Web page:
TRURO, N.S. – A Truro woman was excited to receive her free trial skin cream in the mail.
But when Lisa (her real name is withheld by request) saw the subsequent charges to her account that followed, it made her sick to her stomach.
In late 2017, a pop-up on Lisa’s phone greeted her as a customer of North Nova Cable and promised a free trial of high-quality moisturizing cream if she answered a few questions.
“I thought I was doing a survey and I didn’t worry about it because it didn’t ask for bank information,” she said. “I had the car running so I clicked on the terms and conditions without reading them.”
In January, the Perlelux cream arrived in the mail, and appeared to be a decent product.
But then she checked her bank statement. The balance was more than $600 below what she’d expected. There were several transactions sending money to names such as Pearleve, Luxopearl.com and serumlux.com. The amounts ranged from $5.95 to $189.98, and totaled about $650.
“I felt violated,” she said. “I didn’t realize they could get my bank information without me typing it in. I’d never heard of that happening before.
“It was devastating because I worked really hard for that money and was trying to save it.”
A representative of North Nova Cable said the companies running the online offers trace IP addresses and find out the name of a person’s provider, then add it to the pop-up message.
Peter Moorhouse, president and CEO of the Better Business Bureau, Atlantic Division, noted that about a year ago there was a big spike in complaints about online skin care product “free trials.”
“Variants of this have been around for quite a while, and they’re driven by social media advertising now,” he said. “The biggest issue, on the purchaser’s side, is that once they’ve accepted one shipment they’re locked in. It’s often very difficult to find that information when you agree to the trial.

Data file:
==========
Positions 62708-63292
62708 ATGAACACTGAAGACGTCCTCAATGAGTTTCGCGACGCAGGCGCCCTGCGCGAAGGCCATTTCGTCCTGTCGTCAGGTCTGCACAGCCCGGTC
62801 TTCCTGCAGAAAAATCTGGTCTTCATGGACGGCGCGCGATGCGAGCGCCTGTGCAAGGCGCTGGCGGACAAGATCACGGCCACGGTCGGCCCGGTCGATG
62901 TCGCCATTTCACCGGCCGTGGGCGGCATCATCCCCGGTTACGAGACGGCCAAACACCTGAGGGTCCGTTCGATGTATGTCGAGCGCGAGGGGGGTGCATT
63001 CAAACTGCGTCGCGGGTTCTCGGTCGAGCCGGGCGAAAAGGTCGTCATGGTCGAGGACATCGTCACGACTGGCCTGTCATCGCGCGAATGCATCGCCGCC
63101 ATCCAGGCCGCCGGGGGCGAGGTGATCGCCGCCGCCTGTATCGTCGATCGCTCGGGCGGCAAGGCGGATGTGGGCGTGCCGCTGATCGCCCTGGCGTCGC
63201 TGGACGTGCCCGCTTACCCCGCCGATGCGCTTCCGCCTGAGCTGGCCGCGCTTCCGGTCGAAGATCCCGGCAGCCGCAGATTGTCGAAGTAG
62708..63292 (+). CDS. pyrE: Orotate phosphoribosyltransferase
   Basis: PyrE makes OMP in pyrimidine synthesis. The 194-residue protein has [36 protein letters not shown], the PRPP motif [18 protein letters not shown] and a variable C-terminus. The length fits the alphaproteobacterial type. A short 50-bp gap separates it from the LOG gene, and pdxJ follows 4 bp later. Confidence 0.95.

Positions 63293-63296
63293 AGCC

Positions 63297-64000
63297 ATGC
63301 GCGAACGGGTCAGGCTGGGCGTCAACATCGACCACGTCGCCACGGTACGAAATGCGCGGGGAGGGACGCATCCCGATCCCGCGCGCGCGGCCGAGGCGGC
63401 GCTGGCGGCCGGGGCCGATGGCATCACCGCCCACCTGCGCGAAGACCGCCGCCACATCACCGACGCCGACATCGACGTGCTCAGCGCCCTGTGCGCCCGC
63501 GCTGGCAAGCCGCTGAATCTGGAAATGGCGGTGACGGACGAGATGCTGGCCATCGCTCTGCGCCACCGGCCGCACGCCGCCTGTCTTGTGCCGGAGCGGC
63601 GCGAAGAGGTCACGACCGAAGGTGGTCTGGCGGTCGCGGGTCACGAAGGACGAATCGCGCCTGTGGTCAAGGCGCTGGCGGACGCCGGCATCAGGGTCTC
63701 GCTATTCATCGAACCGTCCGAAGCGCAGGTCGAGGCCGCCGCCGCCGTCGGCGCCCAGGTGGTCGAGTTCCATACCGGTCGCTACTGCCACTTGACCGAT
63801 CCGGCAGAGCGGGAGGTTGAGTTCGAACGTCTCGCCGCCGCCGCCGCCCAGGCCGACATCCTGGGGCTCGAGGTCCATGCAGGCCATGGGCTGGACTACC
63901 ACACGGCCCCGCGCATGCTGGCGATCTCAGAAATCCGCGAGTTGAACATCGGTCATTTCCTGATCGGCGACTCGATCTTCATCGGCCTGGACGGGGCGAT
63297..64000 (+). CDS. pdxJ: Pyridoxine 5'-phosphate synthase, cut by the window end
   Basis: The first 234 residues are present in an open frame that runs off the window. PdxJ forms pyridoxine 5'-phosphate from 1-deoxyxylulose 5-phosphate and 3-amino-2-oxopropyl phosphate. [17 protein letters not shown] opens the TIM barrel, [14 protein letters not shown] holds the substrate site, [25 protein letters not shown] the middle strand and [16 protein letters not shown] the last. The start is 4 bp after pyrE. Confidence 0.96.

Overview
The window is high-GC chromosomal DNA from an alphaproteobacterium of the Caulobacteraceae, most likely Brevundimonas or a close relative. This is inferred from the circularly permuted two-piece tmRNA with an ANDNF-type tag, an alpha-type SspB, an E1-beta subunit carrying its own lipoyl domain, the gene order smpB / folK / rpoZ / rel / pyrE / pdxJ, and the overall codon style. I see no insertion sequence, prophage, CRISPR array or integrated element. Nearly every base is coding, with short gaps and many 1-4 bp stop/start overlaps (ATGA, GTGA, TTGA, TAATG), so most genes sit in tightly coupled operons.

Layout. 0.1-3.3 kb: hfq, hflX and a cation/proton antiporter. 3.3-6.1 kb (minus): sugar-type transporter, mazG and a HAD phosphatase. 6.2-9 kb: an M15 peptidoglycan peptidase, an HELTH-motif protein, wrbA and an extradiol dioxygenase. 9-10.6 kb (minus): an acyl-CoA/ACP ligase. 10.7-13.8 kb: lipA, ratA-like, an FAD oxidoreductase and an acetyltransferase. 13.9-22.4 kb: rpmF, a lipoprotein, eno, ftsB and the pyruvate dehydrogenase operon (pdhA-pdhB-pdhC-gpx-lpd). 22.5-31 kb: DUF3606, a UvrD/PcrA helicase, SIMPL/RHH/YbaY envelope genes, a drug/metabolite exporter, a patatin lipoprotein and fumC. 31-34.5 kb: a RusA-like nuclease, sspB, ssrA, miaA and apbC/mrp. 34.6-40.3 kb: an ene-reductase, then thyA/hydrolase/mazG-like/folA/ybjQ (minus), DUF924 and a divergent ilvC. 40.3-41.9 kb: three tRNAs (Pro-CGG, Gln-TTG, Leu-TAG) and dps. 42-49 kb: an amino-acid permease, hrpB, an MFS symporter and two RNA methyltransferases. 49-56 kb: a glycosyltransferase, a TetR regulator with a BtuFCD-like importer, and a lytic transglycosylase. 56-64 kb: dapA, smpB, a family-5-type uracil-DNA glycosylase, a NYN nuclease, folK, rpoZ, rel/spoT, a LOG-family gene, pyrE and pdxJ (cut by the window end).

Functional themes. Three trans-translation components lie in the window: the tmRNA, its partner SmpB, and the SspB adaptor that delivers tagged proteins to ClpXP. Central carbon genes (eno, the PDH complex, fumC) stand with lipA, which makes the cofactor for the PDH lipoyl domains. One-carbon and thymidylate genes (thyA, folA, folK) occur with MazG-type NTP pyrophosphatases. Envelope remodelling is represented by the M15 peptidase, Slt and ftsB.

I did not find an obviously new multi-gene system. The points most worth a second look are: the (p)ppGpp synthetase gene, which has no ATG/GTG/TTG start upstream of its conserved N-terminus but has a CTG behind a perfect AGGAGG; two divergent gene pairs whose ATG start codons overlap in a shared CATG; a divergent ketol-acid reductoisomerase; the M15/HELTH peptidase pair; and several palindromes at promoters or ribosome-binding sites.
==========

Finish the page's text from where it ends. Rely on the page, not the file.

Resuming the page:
“In some cases, people have been charged thousands of dollars, and some people have had to cancel their credit cards because they couldn’t get payments stopped.”
People often believe the first product they receive is free, but it’s only free to try. If it’s not returned within 14 days of the order being placed, the customer is charged the full price.
Moorehouse said the offers usually involve creams that are targeted at aging, but sometimes it’s acne-fighting products.
“I think they’re successful because they’re targeting and playing to people’s insecurities,” he said. “We get a lot of calls about this type of thing but the tendency to under-report is quite prominent, so what we’re seeing is just the tip of the iceberg. People are uncomfortable telling other people they’ve fallen victim.”
He said finding the people running this type of website can be impossible, as addresses they use are sometimes just a mail drop.
Companies offering free trials sometimes go by several names. A Better Business Bureau entry for Abella Mayfair, which offered a free trial of cream that would reduce the signs of aging, lists 10 alternate names for the company. The BBB has received 367 complaints for this company.
A call to the phone number on the Perlelux website reached someone who said she was with a third-party business, handling customer care, and there was no one available to answer media questions. The address listed on the site is in The Czech Republic.
The online experience:
Going to the Perlelux site and clicking the box to get your ‘free trial’ takes you to a page that asks for your name, address, email and phone number. It has a counter at the top, telling you how many specially priced kits are still available. During a recent test, it began counting down from 22. Once the counter reached 1, it remained there.
Better Business Bureau tips:
Look at bank and credit card statements frequently.
Read all terms and conditions.
Ignore the impulse to sign up for something in a pop-up banner or ad.
Read consumer reviews about the business or product.
Contact BBB about any concerns.